Some rehearsals are short – all that may be needed is for the MD and the singer to get on the same page regarding keys, song structure, arrangements.
Other rehearsals may be longer – for example a vocal ensemble may need to sing a piece over and over again together, to learn to come off each note at the right time and together, to listen over and over again to each other so that each person knows exactly where their part fits in the arrangement, to get tight.
Some rehearsals are all about feel – a new band may need to play and practice together for a sustained period, to get to know each other, to get used to the nuances of each other’s playing, to begin to learn to read each other’s habits.
Other rehearsals may be more technical – following charts/scores, making sure everyone is executing what they should be.execute the arrangements together, as a group.
If you know what type of rehearsal yours should be and what you want to achieve in it, then demand that, just that, and save everyone some time.
So firstly I’ll answer yesterday’s questions. Here is the song in question – A Million Dreams – if you want to listen again.
- In what key is the song? Does it change at all? G. No.
- How many beats in a bar? 4.
- How many bars in Verse 1, Bridge 1 and Chorus 1? 3 separate answers please. 8, 8, 9.
- What are the notes played by the piano in the intro? 4 bars worth please. See pic below.
- What are the first 4 chords of the Middle 8 section (after second chorus). Em, Baug/D#, G/D, C#m7b5.
Songs from musicals can have lots of chords, indeed often lots of difficult chords. Most of the songs in The Greatest Showman rely more on straightforward pop harmony however, and so chordally they aren’t not too difficult, and you don’t have to stray too far outside the 6 most common chords (Major 1, 4, 5 and Minor 2, 3 and 6).
As you can see from the above chord chart, this is certainly the case in this song, the exception being the start of the bridge.
Essentially this sequence is made up of an E minor chord (E, G, B) in which the root note descends by a semitone each time. The G and B are common to all 4 chords, it’s just the E which changes, first to a D#, then to a D and finally a C#.
It would not be correct to describe them as E, Em/D#, Em/D, Em/C# though, because this desctiption implies that an E stays in the chord, which according to my ears anyway, it doesn’t.
PS a small number of tickets for this weekend’s shows can be found here.
Today we’re going to have a closer look at A Million Dreams – one of the many hit songs from The Greatest Showman – written by Benj Pasek and Justin Paul.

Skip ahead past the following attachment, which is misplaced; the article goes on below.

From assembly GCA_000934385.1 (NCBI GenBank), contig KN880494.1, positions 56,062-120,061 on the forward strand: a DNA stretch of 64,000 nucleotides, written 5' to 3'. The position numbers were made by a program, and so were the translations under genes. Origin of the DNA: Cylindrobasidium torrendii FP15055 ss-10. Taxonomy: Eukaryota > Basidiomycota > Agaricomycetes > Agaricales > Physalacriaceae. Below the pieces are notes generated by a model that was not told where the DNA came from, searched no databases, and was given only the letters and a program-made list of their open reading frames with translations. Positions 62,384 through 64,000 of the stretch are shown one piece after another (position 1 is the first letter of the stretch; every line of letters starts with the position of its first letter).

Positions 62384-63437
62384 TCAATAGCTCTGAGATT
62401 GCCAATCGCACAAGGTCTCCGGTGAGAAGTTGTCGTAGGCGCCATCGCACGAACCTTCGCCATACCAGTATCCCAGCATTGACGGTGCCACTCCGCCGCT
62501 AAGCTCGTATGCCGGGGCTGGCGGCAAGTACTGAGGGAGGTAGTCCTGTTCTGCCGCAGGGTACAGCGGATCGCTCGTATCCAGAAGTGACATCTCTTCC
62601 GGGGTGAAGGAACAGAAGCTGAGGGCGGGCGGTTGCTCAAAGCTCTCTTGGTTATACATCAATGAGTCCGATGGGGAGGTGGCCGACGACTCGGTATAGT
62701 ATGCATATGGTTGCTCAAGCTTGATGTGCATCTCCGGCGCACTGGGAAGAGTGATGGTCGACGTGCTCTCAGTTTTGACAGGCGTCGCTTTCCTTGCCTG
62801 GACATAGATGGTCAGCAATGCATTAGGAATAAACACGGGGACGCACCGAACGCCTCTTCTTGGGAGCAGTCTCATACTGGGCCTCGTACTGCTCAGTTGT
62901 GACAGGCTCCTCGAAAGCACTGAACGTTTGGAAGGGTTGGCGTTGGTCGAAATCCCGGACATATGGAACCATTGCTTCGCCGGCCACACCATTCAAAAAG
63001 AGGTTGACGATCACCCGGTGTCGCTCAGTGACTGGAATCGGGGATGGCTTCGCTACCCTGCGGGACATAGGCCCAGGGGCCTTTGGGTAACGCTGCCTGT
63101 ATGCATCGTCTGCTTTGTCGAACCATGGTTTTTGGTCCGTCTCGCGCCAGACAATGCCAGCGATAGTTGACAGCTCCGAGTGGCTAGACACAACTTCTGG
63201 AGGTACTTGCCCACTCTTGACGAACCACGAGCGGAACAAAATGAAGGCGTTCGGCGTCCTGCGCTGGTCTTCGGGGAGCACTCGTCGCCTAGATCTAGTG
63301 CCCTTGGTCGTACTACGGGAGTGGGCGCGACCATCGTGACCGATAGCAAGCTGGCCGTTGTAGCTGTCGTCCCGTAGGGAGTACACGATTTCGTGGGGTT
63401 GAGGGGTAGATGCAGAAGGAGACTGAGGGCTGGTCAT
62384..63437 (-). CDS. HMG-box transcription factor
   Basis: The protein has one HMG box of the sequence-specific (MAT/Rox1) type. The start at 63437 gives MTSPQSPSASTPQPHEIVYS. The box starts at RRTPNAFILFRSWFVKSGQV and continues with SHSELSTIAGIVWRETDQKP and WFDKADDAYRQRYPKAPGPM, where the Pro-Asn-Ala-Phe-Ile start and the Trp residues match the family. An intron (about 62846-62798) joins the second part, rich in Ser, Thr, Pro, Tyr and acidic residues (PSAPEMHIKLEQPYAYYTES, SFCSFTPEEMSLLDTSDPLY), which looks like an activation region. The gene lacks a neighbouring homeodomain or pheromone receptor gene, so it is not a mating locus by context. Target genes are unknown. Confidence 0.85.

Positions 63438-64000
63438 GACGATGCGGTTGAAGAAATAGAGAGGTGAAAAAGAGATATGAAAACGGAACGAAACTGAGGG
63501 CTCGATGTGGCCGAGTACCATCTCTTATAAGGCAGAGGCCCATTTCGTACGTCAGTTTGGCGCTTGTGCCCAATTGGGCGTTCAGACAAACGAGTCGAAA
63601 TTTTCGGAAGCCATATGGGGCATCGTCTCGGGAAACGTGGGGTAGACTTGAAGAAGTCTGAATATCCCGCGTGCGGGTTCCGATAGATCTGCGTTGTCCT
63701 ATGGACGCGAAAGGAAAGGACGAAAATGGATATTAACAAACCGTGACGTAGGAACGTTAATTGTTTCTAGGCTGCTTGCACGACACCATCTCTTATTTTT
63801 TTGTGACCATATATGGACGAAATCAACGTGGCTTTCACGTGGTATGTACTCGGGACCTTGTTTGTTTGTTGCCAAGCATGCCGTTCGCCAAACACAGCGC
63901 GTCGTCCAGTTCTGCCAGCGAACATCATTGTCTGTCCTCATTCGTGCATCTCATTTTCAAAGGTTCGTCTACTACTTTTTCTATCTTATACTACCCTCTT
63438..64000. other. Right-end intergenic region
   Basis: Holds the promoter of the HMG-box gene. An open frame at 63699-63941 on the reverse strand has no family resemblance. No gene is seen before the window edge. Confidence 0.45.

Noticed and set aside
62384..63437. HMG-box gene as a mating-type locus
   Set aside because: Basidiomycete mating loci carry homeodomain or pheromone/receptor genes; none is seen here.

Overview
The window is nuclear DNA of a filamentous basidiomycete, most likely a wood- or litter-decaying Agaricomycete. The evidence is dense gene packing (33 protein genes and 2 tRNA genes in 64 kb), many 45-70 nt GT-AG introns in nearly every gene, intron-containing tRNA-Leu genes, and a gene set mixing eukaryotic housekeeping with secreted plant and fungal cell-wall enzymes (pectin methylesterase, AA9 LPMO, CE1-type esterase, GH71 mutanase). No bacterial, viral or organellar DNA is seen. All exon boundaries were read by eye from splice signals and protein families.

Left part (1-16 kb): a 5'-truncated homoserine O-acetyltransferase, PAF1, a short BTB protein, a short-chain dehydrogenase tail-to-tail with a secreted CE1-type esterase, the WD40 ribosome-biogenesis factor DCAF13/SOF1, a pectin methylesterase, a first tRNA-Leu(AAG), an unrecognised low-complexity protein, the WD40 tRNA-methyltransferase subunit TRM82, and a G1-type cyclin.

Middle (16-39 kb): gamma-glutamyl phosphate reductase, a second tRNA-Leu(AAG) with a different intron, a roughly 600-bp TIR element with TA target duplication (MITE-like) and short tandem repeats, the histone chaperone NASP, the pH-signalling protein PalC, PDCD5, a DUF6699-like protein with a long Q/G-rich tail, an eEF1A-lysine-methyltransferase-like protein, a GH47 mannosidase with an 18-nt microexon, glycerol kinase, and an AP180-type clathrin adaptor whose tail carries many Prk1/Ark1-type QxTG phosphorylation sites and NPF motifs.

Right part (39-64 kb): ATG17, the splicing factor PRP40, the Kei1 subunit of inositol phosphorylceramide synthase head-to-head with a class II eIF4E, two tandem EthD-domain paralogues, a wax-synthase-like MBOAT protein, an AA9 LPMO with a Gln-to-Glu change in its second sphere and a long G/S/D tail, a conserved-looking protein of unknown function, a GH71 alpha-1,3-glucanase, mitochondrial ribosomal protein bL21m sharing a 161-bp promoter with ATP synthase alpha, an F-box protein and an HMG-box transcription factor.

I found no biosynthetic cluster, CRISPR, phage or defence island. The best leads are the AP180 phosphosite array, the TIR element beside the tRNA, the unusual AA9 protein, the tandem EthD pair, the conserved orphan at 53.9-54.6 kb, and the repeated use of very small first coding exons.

In the film, it’s sung by the lead character – P. T. Barnum (then a boy), expressing his dreams to his future wife. Later in the song, his adult self takes over , recounting the same dreams.
Here is the original version.
So – some questions for you all as per last week.
- In what key is the song? Does it change at all?
- How many beats in a bar?
- How many bars in Verse 1, Bridge 1 and Chorus 1? 3 separate answers please.
- What are the notes played by the piano in the intro? 4 bars worth please.
- What are the first 4 chords of the Middle 8 section (after second chorus).
Please feel free to leave your answers as comments.
Answers and chord chart in tomorrow’s blog…
So here’s the second in the Theme Night Revisited series – back to Oct 25 2012 and Sligo Live weekend.
This was the night I knew we were onto something. It was the 5th in the series, and Source was packed. There were queues down the stairs of people trying to get in and we just couldn’t cater for the demand. Sligo Rovers had just won the league (see the flag in the pic below) and there was a huge buzz around town.
As for the music, well I have so many memories. Cathal Roche straining every sinew in his body playing Michael Brecker’s tenor sax solo on Still Crazy After All These Years – he’s mentally preparing for it in this pic.
It was the first time I had heard Simon’s American Tune – the selection of Cathy Jordan (below) for the night. Also Dave Flynn panicking because the rest of the horn section hadn’t yet showed up for his performance of Cool Cool River – but they did, and it was great. Vanessa Byrne also led many of us backing singers through a gorgeous rendition of Diamonds on the Soles of her Shoes.